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Herman Marcus was born in Germany in 1828 and began his jewellery career working for the court jewellers Ellemeyer in Dresden. However the bright lights of New York called to him and in 1850 he left home and emigrated to America. He found work firstly with Tiffany & Co. and later with Ball, Black & Co. before forming a partnership with Theodore Starr in 1864, called Starr & Marcus, which lasted until 1877. At this point Marcus returned to Tiffany & Co. and represented the company the following year in Paris at the International Exposition of 1878. He left for a second time in 1884 to join his son William in his business Jacques & Marcus, and when William’s partner George Jaques retired in 1892, father and son renamed the company Marcus & Co. They were soon joined by William’s brother George Marcus and the three men would spend the next few years working together and laying the foundations for Marcus & Co.’s decades of success in the 20th Century.
In 1897 they participated in the first exhibition of the Society of Arts and Crafts Boston where they displayed over forty pieces designed by George Marcus. Several years earlier his brother William had published a book, along with his then business partner Jaques, called ‘Something About Neglected Gems’ in which he talked about stones that he felt were under utilised such as chrysoberyl, zircon, tourmaline and opal. It is no surprise therefore that gems such as these feature often in Marcus jewellery and their unique attributes are duly celebrated. Herman’s time spent working in Dresden had instilled in him an appreciation for European aesthetics as well as craftsmanship and he had passed this on to his sons. Consequently techniques such as plique a jour enamelling were well known to them and it is said that a member of the team actually went to Paris to study with Lalique in order to perfect this art. Some of the most well known Marcus & Co. jewels showcase this beautifully, in particular the stunning Art Nouveau flower jewels that they made around the turn of the century. The most famous of these is the Rehan jewel whose three morning glory flowers are depicted in tissue-like plique a jour enamel which allows the light to pass through the flowers, breathing life into them as it does so.
In 1898 Raymond Yard joined the firm as a messenger boy and would remain with them for twenty four years rising through the ranks to become their general manager before leaving in 1922 to open his own eponymous firm. Herman Marcus remained working until his death in 1899, after which his two sons moved the business further ‘uptown’ to 544 Fifth Avenue and opened a silverware department alongside the jewellery showroom.
In the early years of the 20th century Marcus & Co. jewellery reflected the current fashions and catered to all tastes. Art Nouveau and Arts and Crafts styles remained popular as did Revivalist designs inspired by Ancient Egypt and the Renaissance alongside more classic diamond and gem set jewels. Motifs drawn from nature were popular such as flowers and leaves, feathers and peacocks and these were depicted both literally and stylistically. A range of pictorial pieces were created such as the beautiful seascape brooch that cleverly uses a slice of dark bluey-green opal for the sea with another piece of pale blue and pink opal above for the sunset with a tiny pave diamond ship sailing across the centre.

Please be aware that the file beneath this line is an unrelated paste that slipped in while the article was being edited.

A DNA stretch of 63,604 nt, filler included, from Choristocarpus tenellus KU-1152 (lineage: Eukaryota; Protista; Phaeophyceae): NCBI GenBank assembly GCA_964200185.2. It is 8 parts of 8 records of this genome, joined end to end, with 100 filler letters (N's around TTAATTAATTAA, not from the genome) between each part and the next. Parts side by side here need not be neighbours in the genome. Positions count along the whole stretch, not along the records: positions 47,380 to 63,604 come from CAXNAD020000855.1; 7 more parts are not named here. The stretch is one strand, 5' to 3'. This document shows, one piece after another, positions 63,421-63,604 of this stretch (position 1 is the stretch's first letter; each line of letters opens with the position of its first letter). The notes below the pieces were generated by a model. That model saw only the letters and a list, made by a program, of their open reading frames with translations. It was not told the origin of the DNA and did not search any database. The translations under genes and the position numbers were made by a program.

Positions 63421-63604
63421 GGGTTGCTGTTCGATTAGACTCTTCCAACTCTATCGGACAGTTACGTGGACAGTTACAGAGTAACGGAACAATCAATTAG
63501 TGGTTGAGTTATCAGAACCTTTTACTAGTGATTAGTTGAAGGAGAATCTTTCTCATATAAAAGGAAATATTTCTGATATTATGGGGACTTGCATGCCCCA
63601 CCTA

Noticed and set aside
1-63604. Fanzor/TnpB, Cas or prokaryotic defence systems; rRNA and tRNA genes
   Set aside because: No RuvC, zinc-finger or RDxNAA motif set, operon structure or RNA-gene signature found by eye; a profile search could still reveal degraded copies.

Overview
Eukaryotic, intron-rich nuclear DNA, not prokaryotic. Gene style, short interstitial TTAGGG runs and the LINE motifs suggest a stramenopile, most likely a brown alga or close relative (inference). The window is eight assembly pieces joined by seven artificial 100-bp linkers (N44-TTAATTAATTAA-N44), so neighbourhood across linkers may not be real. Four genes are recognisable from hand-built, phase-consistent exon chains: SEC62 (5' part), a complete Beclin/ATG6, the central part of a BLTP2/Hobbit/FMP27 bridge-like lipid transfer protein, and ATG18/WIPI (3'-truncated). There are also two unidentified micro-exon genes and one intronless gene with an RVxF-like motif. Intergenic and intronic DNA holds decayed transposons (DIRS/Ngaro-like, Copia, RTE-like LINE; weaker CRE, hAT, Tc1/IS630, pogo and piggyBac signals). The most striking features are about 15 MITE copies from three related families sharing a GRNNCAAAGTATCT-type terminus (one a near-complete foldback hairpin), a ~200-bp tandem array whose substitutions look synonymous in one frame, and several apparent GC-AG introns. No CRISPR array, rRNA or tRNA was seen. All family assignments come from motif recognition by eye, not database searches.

As tastes changed so the company kept pace and with the 1920’s they were producing more diamond and gem focused jewellery as well as a range of accessories for women such as vanity cases, lipstick holders and cigarette cases. Jewelled bracelet style wristwatches became popular and jewellery grew more stylised and geometric in nature as the Art Deco aesthetic permeated all style disciplines. A 1930 Marcus & Co. advert shows an elegant woman in a black evening dress accessorised with a pair of diamond double clips, a stack of diamond and gem set strap bracelets and a diamond necklace, all very fashionable at this time. The same advert lists the company’s locations as New York and Palm Beach alongside offices in London, Paris and Bombay which highlights the success and expansion the company had experienced. William was joined in the business by his two sons William Jr and Chapin who were well placed to assume responsibility for the firm when their father died in 1925, George Marcus having already passed away in 1917.
In 1939 Marcus & Co. were one of only five jewellers to exhibit the latest and most creative fine jewellery designs in the ‘House of Jewels’ at the New York World’s Fair alongside Tiffany & Co., Cartier, Udall & Ballou and Black, Starr & Frost. This gives an indication as to the level of prestige with which their jewellery was regarded.
Sadly, having survived the Depression of the 1930’s and despite their undoubted success, the firm was unable to withstand the onset of WWII and the implementation of new luxury goods taxes. It was sold to the department store Gimbels in 1941 and moved to an area of the 5th floor, where Chapin Marcus continued to work for the new owners, until in 1962 the firm was merged with Black, Starr and Frost. Today Marcus & Co. are regarded as one of America’s pre-eminent jewellers of the early 20th Century and their pieces are displayed in museums around the world as well as forming part of many significant private jewellery collections.